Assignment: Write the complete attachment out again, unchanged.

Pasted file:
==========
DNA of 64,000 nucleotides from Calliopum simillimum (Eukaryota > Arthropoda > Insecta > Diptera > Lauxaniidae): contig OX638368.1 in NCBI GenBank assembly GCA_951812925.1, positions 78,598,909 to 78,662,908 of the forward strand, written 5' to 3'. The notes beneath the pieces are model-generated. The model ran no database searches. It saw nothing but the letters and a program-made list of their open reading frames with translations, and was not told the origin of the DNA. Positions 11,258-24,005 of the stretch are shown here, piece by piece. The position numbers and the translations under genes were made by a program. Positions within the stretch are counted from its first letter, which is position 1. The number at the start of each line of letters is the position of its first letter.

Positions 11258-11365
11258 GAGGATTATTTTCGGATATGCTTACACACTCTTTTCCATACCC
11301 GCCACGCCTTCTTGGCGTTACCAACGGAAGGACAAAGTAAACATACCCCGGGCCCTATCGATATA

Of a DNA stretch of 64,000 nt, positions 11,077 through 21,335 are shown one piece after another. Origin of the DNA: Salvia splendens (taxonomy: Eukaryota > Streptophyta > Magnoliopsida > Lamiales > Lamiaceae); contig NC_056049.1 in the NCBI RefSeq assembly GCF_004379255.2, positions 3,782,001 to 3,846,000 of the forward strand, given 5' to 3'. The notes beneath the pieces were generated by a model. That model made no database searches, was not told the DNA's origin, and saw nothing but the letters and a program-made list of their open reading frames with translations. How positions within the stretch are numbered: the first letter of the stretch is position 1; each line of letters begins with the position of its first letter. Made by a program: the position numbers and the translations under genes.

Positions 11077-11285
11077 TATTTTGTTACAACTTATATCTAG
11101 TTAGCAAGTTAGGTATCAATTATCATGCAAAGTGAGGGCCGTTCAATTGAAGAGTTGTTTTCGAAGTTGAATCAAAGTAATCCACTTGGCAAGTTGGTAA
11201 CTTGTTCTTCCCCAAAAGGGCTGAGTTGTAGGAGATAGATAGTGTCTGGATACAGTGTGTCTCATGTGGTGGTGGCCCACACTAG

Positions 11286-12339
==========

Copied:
DNA of 64,000 nucleotides from Calliopum simillimum (Eukaryota > Arthropoda > Insecta > Diptera > Lauxaniidae): contig OX638368.1 in NCBI GenBank assembly GCA_951812925.1, positions 78,598,909 to 78,662,908 of the forward strand, written 5' to 3'. The notes beneath the pieces are model-generated. The model ran no database searches. It saw nothing but the letters and a program-made list of their open reading frames with translations, and was not told the origin of the DNA. Positions 11,258-24,005 of the stretch are shown here, piece by piece. The position numbers and the translations under genes were made by a program. Positions within the stretch are counted from its first letter, which is position 1. The number at the start of each line of letters is the position of its first letter.

Positions 11258-11365
11258 GAGGATTATTTTCGGATATGCTTACACACTCTTTTCCATACCC
11301 GCCACGCCTTCTTGGCGTTACCAACGGAAGGACAAAGTAAACATACCCCGGGCCCTATCGATATA

Of a DNA stretch of 64,000 nt, positions 11,077 through 21,335 are shown one piece after another. Origin of the DNA: Salvia splendens (taxonomy: Eukaryota > Streptophyta > Magnoliopsida > Lamiales > Lamiaceae); contig NC_056049.1 in the NCBI RefSeq assembly GCF_004379255.2, positions 3,782,001 to 3,846,000 of the forward strand, given 5' to 3'. The notes beneath the pieces were generated by a model. That model made no database searches, was not told the DNA's origin, and saw nothing but the letters and a program-made list of their open reading frames with translations. How positions within the stretch are numbered: the first letter of the stretch is position 1; each line of letters begins with the position of its first letter. Made by a program: the position numbers and the translations under genes.

Positions 11077-11285
11077 TATTTTGTTACAACTTATATCTAG
11101 TTAGCAAGTTAGGTATCAATTATCATGCAAAGTGAGGGCCGTTCAATTGAAGAGTTGTTTTCGAAGTTGAATCAAAGTAATCCACTTGGCAAGTTGGTAA
11201 CTTGTTCTTCCCCAAAAGGGCTGAGTTGTAGGAGATAGATAGTGTCTGGATACAGTGTGTCTCATGTGGTGGTGGCCCACACTAG

Positions 11286-12339